The Socorro County commissioners approved a new commission district map last week. State statute and case law require redistricting. The commission districts need to have equal population sizes within five percent up or down. The commissioners have to redraw districts every 10 years if the census shows that the population has shifted enough. They had until the end of the year to approve a new map and hired New Mexico Demographic Research to help them.
For Socorro’s population the ideal district size is 3,319 people.
They considered three maps. The commissioners settled on map number two, because it is the best way to transfer the precincts, said Commission Chairman and District 3 Commissioner Manuel Anaya. Plans one and two both kept whole precincts together, whereas plan three would have split precincts. When the commissioners initially discussed the proposed plans in a meeting in late November, County Clerk Betty Saavedra said she would prefer to keep the existing 26 precincts whole, because it makes it easier to run elections.
The plan the commissioners ultimately selected is similar to the previous districts, said Anaya.
“It did break up District 3 a little bit, but because of the population change it made the most sense and is really the best way to help the clerk.”
One of the most significant changes, said demographer Rod Adair, is that two of the precincts that were in District 1 have been moved to other districts. District 1 is in the middle of the county within the city of Socorro and it was 16.6 percent, or 551 people, over the ideal district size. It had four precincts: 8, 3, 10 and 17.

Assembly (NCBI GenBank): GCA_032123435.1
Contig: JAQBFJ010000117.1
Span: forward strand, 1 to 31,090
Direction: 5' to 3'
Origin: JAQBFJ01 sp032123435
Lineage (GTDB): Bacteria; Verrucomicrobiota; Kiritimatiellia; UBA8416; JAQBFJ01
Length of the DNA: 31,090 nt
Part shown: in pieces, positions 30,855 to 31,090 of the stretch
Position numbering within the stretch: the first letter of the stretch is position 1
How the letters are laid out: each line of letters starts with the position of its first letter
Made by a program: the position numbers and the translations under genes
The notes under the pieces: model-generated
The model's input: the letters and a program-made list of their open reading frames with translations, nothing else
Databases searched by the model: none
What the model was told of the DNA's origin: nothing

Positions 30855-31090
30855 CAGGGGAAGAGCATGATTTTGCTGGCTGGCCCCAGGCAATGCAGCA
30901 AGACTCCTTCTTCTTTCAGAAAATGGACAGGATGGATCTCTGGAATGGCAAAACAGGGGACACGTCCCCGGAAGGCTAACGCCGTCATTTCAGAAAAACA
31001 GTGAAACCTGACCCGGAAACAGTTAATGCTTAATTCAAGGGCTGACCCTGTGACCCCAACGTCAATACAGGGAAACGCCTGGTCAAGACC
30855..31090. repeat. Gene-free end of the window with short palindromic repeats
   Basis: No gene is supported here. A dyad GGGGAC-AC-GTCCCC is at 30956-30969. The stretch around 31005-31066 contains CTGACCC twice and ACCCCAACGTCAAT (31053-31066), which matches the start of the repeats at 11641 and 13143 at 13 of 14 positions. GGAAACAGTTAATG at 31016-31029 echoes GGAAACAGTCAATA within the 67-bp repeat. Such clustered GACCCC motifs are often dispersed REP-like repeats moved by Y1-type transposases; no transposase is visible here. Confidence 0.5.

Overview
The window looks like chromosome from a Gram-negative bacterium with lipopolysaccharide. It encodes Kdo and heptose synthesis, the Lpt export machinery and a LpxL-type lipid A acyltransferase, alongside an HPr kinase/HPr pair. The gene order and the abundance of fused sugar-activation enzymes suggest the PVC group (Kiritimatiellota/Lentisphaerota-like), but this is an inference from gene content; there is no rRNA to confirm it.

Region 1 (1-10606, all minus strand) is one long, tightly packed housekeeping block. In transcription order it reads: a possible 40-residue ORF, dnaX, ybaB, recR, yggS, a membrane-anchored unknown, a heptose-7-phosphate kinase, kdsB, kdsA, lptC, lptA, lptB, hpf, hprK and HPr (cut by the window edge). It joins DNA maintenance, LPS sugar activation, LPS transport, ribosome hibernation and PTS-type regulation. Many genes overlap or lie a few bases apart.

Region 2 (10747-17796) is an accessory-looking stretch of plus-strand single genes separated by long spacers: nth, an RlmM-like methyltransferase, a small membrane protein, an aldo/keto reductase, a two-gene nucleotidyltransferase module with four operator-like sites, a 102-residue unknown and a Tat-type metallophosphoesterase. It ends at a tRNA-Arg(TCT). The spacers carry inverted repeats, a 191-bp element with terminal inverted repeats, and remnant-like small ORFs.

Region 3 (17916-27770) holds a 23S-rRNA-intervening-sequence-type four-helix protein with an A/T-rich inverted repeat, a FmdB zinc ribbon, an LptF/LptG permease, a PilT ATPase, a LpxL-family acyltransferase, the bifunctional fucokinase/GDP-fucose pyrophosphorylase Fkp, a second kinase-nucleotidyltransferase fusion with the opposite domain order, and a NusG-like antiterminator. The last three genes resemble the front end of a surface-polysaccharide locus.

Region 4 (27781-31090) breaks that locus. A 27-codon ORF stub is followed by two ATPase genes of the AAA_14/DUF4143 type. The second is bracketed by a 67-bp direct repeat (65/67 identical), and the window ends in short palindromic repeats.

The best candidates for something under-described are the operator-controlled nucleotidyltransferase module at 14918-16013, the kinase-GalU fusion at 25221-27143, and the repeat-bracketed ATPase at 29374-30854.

Precincts 8 and 3 stayed in District 1, while precinct 17 ended up in District 4 and precinct 10 ended up in District 5.
The other major move was precinct 6 going from District 3 to District 5, said Adair.
The city of Socorro is still divided between several commission districts. The city has a population of 8,707 people, approximately half of the county’s population of 16,595.
With the new map, District 1 is 1.92 miles and has a population of 3,230. District 2 is 881.25 square miles and has a population of 3,426. District 3 is 10.98 square miles and has a population of 3,386. District 4 is 1,963.38 square miles with a population of 3,323. At 3,792.61 square miles, District 5 may be one of the largest commission districts in the state, said Adair. The population in the newly drawn District 5 is the exact same as the almost 2 square mile District 1: 3,230 people.